— Add only important points and concepts that you tend to forget.
You can use any modern note taking free web application. For example: Microsoft OneNote or Google Doc. I prefer Google Doc for it’s simplicity and speed.
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Notes for Software Engineering Interviews

Following are the most important things that you need to keep notes of while preparing for a Software Engineering interview:
Data Structures & Algorithms
— There are hardly 50–60 important tricky questions which most of the companies ask. Keep a short 2–3 lines solution note for all those questions, and revise them before going through any interview.
— This should be summarized in 5–7 pages and you should be able to revise it in 1–2 hours.
System Design
There are a 2 things that you need to prepare for:
1. Short summary about all the important components that helps us design a system. For example: Caching, SQL DB, NoSQL DB, Consistent Hashing, Load Balancers, Key-Value Stores, SOLID principles etc.
2. For every design question, prepare a 1–2 pager note with a block diagram, which will help you revise the concepts in a short span of time. For example: Designing a parking lot, Design Uber etc.
— A ~40 page summary note will easily cover all the important components and systems that can be asked in a system design interview, and this can be easily revised in a day time.
— A strict 1 page resume, highlighting the projects that you have done and the tools that you know.
— Prepare a 1 page summary of the most important project that you have worked on. In the note, highlight your contribution, why was it a difficult problem to solve, how could it have been done differently.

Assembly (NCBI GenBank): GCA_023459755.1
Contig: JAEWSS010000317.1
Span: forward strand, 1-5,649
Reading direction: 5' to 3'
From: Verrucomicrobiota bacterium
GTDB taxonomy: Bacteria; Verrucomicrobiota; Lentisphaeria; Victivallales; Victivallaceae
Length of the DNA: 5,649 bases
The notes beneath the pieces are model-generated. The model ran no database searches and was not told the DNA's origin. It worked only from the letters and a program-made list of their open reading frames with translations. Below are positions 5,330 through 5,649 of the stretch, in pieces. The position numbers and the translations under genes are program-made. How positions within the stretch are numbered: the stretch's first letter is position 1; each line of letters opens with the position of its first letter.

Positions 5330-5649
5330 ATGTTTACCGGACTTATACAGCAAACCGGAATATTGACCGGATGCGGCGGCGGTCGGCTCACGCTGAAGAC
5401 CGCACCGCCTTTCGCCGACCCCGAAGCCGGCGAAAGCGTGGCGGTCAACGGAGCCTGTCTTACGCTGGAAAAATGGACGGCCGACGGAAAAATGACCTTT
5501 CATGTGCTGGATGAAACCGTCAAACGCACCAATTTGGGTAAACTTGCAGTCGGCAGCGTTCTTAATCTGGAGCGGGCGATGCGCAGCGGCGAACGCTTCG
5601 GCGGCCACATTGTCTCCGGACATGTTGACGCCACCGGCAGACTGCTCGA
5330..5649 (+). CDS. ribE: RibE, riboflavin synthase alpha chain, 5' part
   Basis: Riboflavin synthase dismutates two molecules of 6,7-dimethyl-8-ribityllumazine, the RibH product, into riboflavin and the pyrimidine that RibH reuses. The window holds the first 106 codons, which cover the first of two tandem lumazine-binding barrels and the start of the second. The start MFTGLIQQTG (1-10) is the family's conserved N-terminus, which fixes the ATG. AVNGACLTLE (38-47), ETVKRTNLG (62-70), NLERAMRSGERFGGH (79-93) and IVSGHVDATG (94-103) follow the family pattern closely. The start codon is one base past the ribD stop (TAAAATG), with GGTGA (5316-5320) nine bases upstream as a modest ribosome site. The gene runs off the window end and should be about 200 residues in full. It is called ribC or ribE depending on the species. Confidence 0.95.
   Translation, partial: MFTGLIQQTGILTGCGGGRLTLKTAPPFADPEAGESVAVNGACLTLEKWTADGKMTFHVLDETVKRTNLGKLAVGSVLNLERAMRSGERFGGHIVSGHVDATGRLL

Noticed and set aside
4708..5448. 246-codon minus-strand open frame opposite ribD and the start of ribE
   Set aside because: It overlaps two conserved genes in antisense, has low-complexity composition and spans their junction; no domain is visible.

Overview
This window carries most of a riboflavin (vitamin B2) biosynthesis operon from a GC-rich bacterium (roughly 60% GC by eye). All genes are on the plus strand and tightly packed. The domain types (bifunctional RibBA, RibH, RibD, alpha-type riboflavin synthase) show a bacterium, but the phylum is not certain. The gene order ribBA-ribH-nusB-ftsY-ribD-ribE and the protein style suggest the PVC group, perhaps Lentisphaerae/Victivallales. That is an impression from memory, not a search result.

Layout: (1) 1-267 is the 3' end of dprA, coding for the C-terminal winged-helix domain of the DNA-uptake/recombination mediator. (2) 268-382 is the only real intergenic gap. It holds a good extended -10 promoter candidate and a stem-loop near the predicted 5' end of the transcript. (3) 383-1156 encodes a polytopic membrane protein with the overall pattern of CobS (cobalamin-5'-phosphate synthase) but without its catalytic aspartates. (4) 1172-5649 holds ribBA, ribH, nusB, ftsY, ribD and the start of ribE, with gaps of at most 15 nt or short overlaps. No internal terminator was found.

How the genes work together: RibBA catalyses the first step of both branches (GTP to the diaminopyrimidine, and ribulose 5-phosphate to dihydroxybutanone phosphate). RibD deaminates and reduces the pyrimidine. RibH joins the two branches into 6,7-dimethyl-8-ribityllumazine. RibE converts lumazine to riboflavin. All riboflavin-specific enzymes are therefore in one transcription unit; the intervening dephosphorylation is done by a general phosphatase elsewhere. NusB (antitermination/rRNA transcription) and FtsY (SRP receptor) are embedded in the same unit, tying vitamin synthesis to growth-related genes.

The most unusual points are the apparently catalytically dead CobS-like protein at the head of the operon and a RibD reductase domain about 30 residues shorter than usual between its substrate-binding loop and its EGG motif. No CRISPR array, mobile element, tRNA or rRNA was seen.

— This should take less than 1 hour to revise before the interview.
Behavioral Question
— Every good company has a dedicated round for this, and it is not to be taken lightly at all. A bad performance in this round can be used to down level you or worse can even eliminate you.
— The good part is, there are only 5–7 important questions that can be prepared well in advance, and can be answered using the STAR principle.
One quick tip: You should not miss a chance to flaunt your leadership skills in this round.

Updating the Cache

With time the technology will keep evolving and new things will keep coming up. So whenever you are going through a new question or a system design video, which can help you in your next job switch, you can keep updating your notebook with the new information.
It should be short and crip. Or else it is useless.
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AI Humor

Few of you might think of feeding the long videos and blogs to an intelligent chat bot and ask it to convert them to a short note. Try that! You might learn how to train a chatbot but might forget how to reverse that damn linked list.

Closing Thoughts

I have seen many excellent engineers working at a very low pay for a very long time, only because they could not prepare well for their interview. Also, this macroeconomic situation has taught many of us a hard lesson to always be prepared for the worst.
If your company lays you off today, will you start preparing from scratch and then reply to that LinkedIn message from the recruiter of your dream company?